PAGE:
perial rest-house. Surrounded by tall pine-trees lay broken walls, gables and heaps of bricks, the ruins of a fairy castle where the Son of Heaven used to rest on his way to or from Jehol. A more idyllic spot for a rest-house could hardly be imagined.
The valley narrowed, and on the left rose a precipitous wall of cliff. Shut in by the mountains lay a little village. We drove very carefully over this appalling road, which was nothing more or less than a dangerously outward-sloping shelf. At last it led straight down a dried-up watercourse between great boulders. Here we could stop and reconnoitre the ground. With our united strength we rolled aside some of the boulders in the middle of the road, and filled up the holes between those we could not remove. Then we drove on a little farther.
The car lurched and swayed and groaned, every now and then scraping the underpart of the chassis against rocks that cropped up in the road. Once we stuck so fast that the wheels had to be lifted with the jack and stones placed underneath them. We had met two motor-buses. How on earth do they manage to negotiate this astounding road? It was fortunate for the Son of Heaven that he was wafted in a palanquin over the steps and boulders of the Emperor's Road!
Having unloaded every ounce to enable us to get over this difficult stretch, SÖDERBOM and I drove on, while the others stayed with the luggage. Like a clockwork goat, the car climbed up the sills and steps and went bumping over the boulders. We had to hold fast in order not to be pounded to a jelly. To the left of the road, at the foot of a precipitous hill of solid conglomerate, was a miniature temple with steps leading up to an open balcony supported by four wooden pillars. Finding that the road up to the top of the pass could be safely negotiated only in daylight, and as dusk was beginning to cast its shadows over the mountains, we decided to spend the night in the porch of Kuan-ti-miao, as the temple was called.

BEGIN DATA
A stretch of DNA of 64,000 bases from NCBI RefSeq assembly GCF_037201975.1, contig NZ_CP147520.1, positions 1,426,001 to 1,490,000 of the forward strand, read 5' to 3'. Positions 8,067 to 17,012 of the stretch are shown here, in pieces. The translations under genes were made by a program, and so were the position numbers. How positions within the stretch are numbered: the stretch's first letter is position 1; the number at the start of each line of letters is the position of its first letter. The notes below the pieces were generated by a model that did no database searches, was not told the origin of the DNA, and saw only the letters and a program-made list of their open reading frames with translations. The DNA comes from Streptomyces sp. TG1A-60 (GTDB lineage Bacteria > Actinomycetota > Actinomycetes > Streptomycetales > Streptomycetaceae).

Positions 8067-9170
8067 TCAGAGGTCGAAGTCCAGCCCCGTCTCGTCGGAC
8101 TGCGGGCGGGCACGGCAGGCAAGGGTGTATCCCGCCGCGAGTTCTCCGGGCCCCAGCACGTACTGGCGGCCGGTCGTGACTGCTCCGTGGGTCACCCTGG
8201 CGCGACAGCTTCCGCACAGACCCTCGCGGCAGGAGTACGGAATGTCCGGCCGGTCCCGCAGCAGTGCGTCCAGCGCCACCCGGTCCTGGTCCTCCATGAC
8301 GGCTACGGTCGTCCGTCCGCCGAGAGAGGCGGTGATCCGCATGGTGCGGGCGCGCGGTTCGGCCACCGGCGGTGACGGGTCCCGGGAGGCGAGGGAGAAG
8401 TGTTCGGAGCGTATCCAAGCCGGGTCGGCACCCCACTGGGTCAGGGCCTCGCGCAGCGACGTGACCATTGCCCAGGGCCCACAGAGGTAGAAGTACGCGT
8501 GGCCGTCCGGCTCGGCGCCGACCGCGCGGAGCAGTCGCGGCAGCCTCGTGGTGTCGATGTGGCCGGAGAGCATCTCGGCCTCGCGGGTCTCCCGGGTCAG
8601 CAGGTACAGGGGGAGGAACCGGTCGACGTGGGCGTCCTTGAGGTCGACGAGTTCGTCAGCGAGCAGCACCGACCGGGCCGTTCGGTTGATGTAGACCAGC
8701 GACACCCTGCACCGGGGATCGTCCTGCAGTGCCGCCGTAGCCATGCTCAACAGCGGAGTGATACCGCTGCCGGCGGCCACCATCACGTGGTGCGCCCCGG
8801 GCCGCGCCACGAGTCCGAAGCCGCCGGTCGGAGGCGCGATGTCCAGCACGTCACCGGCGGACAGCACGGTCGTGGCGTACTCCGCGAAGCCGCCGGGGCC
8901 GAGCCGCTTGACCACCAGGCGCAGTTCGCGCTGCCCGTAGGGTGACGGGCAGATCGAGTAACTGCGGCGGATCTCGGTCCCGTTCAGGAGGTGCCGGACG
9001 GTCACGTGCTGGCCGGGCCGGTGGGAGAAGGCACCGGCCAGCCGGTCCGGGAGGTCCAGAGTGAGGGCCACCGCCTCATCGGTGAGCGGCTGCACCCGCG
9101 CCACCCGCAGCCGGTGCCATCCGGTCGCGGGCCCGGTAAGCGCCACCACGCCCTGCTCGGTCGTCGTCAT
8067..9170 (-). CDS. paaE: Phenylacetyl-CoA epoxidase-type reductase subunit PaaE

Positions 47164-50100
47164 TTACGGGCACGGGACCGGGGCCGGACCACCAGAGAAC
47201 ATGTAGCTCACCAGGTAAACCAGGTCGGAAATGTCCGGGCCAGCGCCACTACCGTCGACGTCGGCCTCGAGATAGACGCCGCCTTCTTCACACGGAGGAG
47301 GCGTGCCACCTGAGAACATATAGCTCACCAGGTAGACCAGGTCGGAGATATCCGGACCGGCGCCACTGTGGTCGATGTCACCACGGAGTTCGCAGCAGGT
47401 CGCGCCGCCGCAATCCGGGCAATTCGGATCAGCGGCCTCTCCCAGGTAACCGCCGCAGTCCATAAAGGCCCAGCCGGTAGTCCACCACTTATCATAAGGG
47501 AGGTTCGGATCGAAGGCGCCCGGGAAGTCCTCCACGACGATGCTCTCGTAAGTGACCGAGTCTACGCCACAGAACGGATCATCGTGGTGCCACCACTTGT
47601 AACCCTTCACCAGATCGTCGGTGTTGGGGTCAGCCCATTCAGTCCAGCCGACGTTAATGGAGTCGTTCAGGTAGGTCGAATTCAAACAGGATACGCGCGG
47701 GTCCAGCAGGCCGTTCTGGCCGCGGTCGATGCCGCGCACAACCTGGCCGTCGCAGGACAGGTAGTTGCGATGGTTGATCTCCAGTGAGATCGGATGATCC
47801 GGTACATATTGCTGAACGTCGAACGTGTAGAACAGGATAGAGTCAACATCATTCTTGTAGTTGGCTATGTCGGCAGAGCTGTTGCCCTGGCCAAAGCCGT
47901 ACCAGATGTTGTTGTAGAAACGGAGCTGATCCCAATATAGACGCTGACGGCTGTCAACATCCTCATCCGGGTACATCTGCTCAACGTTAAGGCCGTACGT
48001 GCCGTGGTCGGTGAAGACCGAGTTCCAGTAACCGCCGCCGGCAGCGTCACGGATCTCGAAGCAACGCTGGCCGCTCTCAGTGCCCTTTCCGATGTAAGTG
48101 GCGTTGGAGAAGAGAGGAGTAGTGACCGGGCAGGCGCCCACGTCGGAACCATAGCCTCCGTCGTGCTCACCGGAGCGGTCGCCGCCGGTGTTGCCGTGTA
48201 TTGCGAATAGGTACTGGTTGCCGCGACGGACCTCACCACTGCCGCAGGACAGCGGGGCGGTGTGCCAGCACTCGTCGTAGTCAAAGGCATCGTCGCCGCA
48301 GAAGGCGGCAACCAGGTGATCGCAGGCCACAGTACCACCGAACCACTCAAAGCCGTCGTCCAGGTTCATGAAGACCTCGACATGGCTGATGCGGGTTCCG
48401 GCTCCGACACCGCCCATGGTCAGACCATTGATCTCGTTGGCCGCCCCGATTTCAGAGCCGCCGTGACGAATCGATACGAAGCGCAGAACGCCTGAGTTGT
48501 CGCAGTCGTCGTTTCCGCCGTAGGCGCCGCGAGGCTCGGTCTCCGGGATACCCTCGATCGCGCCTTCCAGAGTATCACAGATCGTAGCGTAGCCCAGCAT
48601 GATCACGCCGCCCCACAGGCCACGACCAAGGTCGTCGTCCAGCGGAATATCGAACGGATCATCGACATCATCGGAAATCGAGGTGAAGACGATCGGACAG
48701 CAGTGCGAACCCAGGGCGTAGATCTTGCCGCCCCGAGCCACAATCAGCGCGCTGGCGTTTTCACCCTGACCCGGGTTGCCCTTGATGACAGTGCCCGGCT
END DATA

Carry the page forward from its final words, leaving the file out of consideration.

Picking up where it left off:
Some soldiers came and peered at us, and assured us that they would clear the road of bandits and highwaymen so that we could rest secure.
On June 27th we reached the Luan-ho, and easily crossed its first two shallow branches. The car was taken on the ferry over the third one, which is broad and swift. At the moment the greater part of the river-bed was dry; but after heavy rain it can rise to gigantic proportions. On the other side, the road between the mountains was soft. To the right towered a cliff, that erosion had turned into two columns with a narrow cleft between them. Then there was a pass between steep, stony slopes, followed by a ravine with dangerous precipices and stretches of wild scenery.
Now we had only a few more li of this wretched road. It was almost impossible to believe that this was the road about which HÜTTNER, a member of Lord MACARTNEY's embassy, had written one hundred and forty years earlier: